Dan Haren's 2013 season is starting to directly mirror his 2012 campaign.
Awful start to the season, DL stint in June/July, really strong finish.
It was that strong finish last season (Haren pitched to a 2.76 ERA over his final seven starts with 34 strikeouts to five walks) that convinced the Nationals that Haren still had plenty of left in the tank and led to them giving him a one-year, $13 million deal this offseason.
The way Haren has pitched the last month (he's the owner of a 2.43 ERA and .198 batting average against in that time) will go a long way towards guaranteeing he gets a decent free agent contract again this offseason, instead of what likely would have been a handful of offers for minor league deals had he continued struggling.
Would the Nats be open to re-signing Haren if he keeps this up? Anything's possible, but more than likely they just move on, much like they did with Edwin Jackson last offseason. Regardless, they'll enjoy watching Haren hit his stride for now.
"I'm happy for him because nobody wanted to do better than he did," Ryan Zimmerman said. "We've talked. It was kind of eating him up inside. He didn't come over here to pitch like he did in the first half. Since he came off the DL, his last six or seven starts, whatever it is, he has kind of thrown the ball like everyone knows he can throw the ball. I am happy the way he has kind of persisted and worked through that. Hopefully he can do it here for 45, 50 more games for us."
Haren isn't the only one to turn things around of late. After starting his big league career with a bang, hitting .354 through his first 26 games in the majors, Anthony Rendon had a month-long stretch where pitchers were starting to push him around.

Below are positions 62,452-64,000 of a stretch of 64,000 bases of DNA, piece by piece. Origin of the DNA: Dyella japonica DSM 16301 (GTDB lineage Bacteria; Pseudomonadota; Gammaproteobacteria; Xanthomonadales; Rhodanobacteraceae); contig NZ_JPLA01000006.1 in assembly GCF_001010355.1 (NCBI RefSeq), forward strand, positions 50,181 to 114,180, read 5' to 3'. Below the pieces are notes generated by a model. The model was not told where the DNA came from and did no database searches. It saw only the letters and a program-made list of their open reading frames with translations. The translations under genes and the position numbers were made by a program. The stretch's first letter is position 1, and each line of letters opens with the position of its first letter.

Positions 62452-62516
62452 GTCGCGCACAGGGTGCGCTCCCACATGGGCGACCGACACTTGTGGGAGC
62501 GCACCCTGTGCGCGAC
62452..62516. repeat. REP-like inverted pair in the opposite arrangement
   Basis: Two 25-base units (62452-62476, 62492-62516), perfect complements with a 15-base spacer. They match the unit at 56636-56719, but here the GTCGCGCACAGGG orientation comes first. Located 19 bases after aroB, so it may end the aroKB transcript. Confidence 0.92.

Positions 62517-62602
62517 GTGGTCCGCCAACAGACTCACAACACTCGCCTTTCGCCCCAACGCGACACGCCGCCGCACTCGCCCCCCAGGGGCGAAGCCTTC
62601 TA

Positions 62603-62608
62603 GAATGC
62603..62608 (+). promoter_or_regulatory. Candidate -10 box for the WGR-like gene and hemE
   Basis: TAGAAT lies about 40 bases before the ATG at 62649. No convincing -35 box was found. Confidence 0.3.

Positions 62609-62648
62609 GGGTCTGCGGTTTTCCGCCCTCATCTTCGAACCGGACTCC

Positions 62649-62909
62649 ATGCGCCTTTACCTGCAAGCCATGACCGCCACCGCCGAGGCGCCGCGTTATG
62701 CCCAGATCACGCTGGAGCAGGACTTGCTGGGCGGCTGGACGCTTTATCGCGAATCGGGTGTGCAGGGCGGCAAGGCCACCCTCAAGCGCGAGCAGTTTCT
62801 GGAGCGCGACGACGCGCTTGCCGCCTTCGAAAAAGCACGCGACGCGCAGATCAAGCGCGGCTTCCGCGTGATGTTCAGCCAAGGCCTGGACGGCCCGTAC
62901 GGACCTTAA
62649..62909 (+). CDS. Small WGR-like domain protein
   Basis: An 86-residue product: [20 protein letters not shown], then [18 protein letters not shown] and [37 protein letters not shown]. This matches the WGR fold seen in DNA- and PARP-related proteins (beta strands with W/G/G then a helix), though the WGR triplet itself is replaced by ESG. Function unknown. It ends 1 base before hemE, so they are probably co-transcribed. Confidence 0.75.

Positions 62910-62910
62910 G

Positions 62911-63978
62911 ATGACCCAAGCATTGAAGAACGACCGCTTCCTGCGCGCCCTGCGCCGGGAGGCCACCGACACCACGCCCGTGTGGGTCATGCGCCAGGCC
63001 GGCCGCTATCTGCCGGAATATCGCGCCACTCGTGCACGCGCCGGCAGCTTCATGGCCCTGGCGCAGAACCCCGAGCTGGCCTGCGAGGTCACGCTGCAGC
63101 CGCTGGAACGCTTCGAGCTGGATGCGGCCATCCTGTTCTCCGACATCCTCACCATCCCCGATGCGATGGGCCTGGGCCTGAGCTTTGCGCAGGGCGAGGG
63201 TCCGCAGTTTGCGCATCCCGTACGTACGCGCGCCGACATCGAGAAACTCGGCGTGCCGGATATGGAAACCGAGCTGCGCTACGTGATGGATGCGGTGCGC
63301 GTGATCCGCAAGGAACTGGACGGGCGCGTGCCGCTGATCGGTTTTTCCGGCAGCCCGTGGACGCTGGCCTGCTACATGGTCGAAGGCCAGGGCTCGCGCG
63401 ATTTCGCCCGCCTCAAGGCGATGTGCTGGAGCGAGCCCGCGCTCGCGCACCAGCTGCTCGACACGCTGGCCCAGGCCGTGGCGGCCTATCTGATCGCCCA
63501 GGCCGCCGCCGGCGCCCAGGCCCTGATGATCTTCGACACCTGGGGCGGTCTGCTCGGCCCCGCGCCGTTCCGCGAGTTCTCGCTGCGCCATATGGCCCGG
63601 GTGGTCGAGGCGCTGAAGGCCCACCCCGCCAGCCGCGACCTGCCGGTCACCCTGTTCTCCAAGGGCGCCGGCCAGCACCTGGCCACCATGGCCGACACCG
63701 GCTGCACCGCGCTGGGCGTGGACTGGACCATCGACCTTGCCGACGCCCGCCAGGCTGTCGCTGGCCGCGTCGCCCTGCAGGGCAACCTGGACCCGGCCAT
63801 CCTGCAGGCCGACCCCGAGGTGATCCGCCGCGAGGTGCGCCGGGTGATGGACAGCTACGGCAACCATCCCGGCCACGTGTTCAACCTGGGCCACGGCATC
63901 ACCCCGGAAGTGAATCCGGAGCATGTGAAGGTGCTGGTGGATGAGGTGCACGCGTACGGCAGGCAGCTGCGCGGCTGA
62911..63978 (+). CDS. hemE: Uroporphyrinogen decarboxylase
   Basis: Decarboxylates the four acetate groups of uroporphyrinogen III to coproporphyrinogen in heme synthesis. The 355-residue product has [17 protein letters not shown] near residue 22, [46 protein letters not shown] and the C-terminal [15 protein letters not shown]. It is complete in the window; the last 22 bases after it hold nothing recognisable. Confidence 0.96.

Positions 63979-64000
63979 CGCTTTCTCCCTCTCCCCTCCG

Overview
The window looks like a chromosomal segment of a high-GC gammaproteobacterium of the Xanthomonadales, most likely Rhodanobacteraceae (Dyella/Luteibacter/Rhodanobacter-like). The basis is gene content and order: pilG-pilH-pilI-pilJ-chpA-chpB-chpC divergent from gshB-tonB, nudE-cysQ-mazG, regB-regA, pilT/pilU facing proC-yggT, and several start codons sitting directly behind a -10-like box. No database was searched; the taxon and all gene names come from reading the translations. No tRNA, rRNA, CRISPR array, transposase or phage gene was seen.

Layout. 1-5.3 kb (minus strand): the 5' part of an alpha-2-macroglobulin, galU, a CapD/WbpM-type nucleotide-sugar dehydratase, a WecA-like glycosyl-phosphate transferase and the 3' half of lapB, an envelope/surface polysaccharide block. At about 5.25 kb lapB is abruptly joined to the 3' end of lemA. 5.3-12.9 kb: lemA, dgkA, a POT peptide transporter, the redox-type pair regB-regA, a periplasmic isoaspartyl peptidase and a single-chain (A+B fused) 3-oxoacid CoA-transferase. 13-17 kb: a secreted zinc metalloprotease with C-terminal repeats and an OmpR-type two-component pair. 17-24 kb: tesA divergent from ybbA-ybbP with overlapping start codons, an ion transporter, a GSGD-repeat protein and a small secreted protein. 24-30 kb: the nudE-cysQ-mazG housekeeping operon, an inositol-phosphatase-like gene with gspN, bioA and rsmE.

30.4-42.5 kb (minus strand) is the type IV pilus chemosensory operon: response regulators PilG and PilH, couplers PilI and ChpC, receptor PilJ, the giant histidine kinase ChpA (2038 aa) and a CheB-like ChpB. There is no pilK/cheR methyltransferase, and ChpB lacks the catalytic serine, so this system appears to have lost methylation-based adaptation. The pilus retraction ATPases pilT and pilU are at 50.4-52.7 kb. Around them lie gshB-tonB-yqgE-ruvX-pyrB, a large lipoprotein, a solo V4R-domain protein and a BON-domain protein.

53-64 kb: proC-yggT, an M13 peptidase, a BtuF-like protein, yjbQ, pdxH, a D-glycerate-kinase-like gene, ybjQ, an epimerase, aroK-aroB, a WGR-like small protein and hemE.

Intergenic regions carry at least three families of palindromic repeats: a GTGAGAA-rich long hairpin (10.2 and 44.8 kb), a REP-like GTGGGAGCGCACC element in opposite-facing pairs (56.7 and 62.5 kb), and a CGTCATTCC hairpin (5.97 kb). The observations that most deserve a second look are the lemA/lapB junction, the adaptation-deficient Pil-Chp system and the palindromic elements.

Rendon hit just .163 with a lowly .505 OPS from June 27 through July 30, with just seven extra-base hits in 104 at-bats. Pitchers were starting to make adjustments on the rookie, pounding him inside and not allowing him to get his arms extended and drive the ball to the opposite field.
Lately, Rendon has been adjusting to the adjustments, and it's showed in the numbers he's put up.
The rookie has eight hits in his last eight games, three of which are for extra bases. He's driven in six runs in that time, has a .308 average and a .932 OPS, and last night, his two-run homer to center got the Nats started on their way to a 9-2 win.
"A lot of times they're pitching him in and even when he goes the other way on balls away, he's way back in here," manager Davey Johnson said, pulling his hands in. "Like that ball he hit (Friday night). It was a little bit away from him and he hit the ball more in the gap. But he's been making adjustments on balls in. That's where they've been pitching him and pounding him. And he's looking more, I think, in, and he knows he has more time away. So he's getting the bat in proper position on the balls in.
"He's been swinging the bat, after the prolonged slump in there, he's been swinging the bat as good as anybody out there."
In a season full of disappointments, Rendon's play in his rookie season and Haren's turnaround have been two positives. The Nats are enjoying watching each guy, one 23 and one 32, start to get things back on track.